A world wonder so elusive, most people have decided it must be mythical. Centuries of digging have turned up nothing. The problem is, everyone has been looking in the wrong place. This documentary will prove the Hanging Gardens of Babylon did exist.
The first town of over 1 million people was built more than 2000 years ago. Without any of our modern conveniences, and what we would consider necessities today, how did they function? Professor Andrew Wallace-Hadrill explores the remains of these ancient megalopolises, explaining how to make a city work without the benefits of modern technology.
A mysterious void has recently been discovered in the Great Pyramid of Giza, a scientific discovery so remarkable it sent shockwaves around the world. The new discovery comes out of the ScanPyramids project, an international mission under the authority of Egypt's Ministry of Antiquities. Launched in October 2015, this project aims to non-invasively peer into Egypt's largest pyramids using a battery of modern non-invasive technologies. The findings mark the latest in a millennia-long quest to understand the Great Pyramid of Giza, long an object of mystery and intrigue. This documentary tells the amazing story of this discovery.
The Great Pyramid of Egypt is the only survivor of the Seven Wonders of the Ancient World, but the secret of how it was built has been lost to time. Now a series of incredible discoveries is allowing archaeologists to finally unlock the answers; revealing how and why the pharaoh Khufu built the biggest pyramid of all time. Using stunning CGI the complicated security features of the Great Pyramid are exposed, and the extent to which the ancient Egyptians utterly transformed the landscape is uncovered in unprecedented detail.
In the fading days of the Pharaohs, the city of Heracleion was the gateway to Egypt and a port beyond compare. Despite its importance, Heracleion mysteriously disappeared from history as if wiped from the face of the Earth. In 2000 archaeologists discovered the city's remains 6 kilometres off the Egyptian coast and only 10 metres under water. This documentary follows a team of maritime archaeologists as they uncover glorious temples, statues, houses, and boats lying perfectly preserved beneath the sea.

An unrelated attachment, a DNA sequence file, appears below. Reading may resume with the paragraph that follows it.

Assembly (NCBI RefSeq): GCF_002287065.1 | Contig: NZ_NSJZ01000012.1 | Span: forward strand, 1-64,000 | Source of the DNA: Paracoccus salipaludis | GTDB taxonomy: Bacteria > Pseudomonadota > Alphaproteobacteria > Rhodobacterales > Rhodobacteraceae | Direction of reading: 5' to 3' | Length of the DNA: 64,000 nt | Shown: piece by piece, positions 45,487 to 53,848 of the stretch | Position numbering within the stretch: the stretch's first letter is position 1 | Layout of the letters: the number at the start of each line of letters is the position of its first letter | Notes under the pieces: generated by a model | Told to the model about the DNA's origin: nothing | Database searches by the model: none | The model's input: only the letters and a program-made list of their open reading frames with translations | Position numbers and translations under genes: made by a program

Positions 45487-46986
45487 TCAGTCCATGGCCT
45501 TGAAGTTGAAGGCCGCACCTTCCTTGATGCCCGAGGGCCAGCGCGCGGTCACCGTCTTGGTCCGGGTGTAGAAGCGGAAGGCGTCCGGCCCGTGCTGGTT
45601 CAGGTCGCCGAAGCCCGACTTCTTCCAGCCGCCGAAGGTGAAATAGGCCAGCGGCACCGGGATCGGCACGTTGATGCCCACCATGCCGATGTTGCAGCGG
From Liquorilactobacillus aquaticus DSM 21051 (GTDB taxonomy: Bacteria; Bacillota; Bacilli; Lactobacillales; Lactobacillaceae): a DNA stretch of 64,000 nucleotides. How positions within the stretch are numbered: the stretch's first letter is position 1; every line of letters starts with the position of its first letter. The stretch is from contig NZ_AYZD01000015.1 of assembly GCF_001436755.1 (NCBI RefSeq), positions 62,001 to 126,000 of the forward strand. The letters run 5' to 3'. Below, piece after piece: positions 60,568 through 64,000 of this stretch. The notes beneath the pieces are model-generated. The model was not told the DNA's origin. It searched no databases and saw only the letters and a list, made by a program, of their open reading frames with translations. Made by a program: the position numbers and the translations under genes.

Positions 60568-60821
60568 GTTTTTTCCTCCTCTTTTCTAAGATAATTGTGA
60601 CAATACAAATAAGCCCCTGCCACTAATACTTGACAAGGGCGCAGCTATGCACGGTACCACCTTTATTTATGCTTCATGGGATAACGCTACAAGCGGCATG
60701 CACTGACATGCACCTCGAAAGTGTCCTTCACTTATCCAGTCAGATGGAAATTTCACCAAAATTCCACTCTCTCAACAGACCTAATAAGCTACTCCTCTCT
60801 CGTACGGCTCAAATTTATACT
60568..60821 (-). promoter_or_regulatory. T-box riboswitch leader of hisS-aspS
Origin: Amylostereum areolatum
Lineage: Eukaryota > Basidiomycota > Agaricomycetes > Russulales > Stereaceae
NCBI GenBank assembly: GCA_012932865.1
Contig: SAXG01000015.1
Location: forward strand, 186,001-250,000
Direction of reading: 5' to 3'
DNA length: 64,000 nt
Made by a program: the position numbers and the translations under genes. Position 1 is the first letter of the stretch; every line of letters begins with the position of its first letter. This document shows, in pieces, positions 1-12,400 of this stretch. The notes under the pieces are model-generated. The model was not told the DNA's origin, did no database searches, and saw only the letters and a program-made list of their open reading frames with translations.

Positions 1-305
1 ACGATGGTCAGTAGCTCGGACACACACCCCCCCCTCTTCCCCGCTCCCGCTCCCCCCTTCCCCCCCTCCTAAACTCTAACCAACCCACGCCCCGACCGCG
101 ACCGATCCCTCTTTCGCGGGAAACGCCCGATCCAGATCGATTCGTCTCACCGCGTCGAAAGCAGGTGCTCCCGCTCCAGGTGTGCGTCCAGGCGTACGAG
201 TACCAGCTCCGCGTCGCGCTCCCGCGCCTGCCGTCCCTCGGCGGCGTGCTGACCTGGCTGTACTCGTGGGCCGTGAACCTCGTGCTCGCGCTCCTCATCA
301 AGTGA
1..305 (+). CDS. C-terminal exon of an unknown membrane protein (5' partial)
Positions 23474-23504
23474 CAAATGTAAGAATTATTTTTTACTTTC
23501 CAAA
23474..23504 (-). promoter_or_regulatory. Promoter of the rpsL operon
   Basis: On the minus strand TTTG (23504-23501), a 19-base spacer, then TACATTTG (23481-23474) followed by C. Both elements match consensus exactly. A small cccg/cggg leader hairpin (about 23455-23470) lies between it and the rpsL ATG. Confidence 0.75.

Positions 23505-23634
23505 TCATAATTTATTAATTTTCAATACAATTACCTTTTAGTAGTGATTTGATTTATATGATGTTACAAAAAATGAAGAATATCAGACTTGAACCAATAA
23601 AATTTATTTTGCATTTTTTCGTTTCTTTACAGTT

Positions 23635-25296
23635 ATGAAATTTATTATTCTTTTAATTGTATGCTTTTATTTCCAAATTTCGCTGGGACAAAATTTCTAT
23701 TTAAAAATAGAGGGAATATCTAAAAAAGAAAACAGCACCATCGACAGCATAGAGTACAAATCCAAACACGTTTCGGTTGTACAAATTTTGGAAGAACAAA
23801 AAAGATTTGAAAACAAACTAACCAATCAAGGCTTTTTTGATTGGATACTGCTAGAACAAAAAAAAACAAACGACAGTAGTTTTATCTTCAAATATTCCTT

The first town of over 1 million people was built more than 2000 years ago. Without any of our modern conveniences, and what we would consider necessities today, how did they function? Professor Andrew Wallace-Hadrill explores the remains of these ancient megalopolises, explaining how to make a city work without the benefits of modern technology. He first journeys across stunning locations in Greece to find out how Athens gave birth to the idea of a city run by free citizens. Andrew then reveals how Rome surpassed all those cities from the ancient world that had gone before.
A team of archaeologists are excavating an ancient village in Cambridgeshire, England known as 'The British Pompeii', that has transformed history's picture of life in Bronze Age Britain. Inside perfectly preserved roundhouses, the team has discovered everything from Britain's oldest wheel to swords used in battle. The biggest revelation was proof of technology needed to produce cloth which was never before seen in Britain and proved these villagers' lives were anything but primitive. But behind all the incredible revelations is a mystery. The village is perfectly preserved because it burned to the ground. Was it a terrible accident or a deliberate act of violence? To try and solve this mystery, the team plots the progress of the fire, looks for signs of battle on the swords found around the site and questions if this wealthy village was simply abandoned.
Dive into the Great Barrier Reef with Attenborough, explore Kakadu's Mountford rock art, peek inside the micro-worlds of the Galapagos, and be awed by the Great Wall of China when exploring the world's heritage sites.